Do I worry about this? Actually, no. I still don't. Everyone I know who has that kind of job for which they needed those kinds of qualifications, hates it. Most of them are stuck in grotesque attendance cultures, in which they're forced to travel through rush hour to sit at a desk in an office. Spinning work out for a whole day that they freely admit they'd be able to do in an hour or two at home, if they were promised the rest of the day off as a reward. I've never laid down any specific ambitions for them, but I do not want that for my children any more than I wanted them to be tied to a desk in a school classroom every day of the week for the duration of their childhoods.
Yes, sometimes it's been difficult. There wasn't a perfect set of home educating local friends always available to them and some of the meetings weren't exactly to their liking. (We ended up starting our own meetings, to be sure of being able to attend the kind that we wanted.) And sometimes it has seemed like they weren't doing much at home. But they kept looking at college and university courses and not finding anything suitable because, to be honest, nothing compares to the complete freedom of being able to follow your passions in education. Especially not some of the lifeless, unenthusiastic tutors and lecturers we've spoken to along the way. They weren't exactly inspiring.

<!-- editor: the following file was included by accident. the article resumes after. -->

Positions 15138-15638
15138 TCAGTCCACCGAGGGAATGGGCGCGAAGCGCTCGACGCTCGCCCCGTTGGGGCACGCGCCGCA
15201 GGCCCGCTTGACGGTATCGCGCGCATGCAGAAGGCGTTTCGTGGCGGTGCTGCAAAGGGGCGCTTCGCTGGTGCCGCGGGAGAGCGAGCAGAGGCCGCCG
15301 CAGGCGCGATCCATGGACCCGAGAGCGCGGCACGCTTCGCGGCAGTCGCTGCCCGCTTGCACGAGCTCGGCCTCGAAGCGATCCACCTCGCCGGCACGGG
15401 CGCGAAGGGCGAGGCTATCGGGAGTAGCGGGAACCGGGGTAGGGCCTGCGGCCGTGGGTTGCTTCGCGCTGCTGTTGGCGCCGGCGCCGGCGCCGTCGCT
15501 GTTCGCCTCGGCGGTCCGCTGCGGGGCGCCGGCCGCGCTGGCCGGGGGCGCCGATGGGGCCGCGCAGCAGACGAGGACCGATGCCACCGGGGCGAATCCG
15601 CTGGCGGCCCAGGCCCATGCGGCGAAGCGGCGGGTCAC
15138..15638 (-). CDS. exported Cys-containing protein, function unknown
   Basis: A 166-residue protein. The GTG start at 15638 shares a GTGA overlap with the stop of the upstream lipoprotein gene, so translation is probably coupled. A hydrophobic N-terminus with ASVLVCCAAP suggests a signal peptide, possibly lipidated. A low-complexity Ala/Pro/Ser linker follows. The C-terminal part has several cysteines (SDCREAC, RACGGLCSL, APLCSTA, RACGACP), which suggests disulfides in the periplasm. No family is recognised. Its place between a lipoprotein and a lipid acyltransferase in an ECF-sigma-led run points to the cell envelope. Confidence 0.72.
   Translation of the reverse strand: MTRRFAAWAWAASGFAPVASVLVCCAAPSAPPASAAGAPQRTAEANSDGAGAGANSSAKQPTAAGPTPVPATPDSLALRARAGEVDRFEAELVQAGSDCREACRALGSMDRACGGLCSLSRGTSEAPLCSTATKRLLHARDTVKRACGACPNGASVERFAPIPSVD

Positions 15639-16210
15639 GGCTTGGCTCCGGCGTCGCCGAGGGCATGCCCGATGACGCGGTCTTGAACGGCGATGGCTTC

And I hear now that the unemployment rate is rising and every advertised post is being chased after by at least 50 applicants which means that even after jumping through all those academic hoops, the average young person is still doomed to rejection upon rejection and feeling like a failure. And when a job is eventually secured, there is ongoing assessment and evaluation. The feeling of not being trusted to get on with things. A lifetime of continued stress and pressure. I mean, if they want to go down that route then fine, but I do not want that for my children. (And it looks like they didn't want it for themselves either, or one assumes they would have started working towards it by now.)
But we are talking about the future here this week, in common with many other families. Especially in relation to Tom, whose home education officially comes to an end on his 20th birthday, which falls in six months' time. He has to be bringing in some money by then, because we didn't get the eco house built in time, unsurprisingly. So there's still a mortgage and bills to be paid here and we'll be missing his share.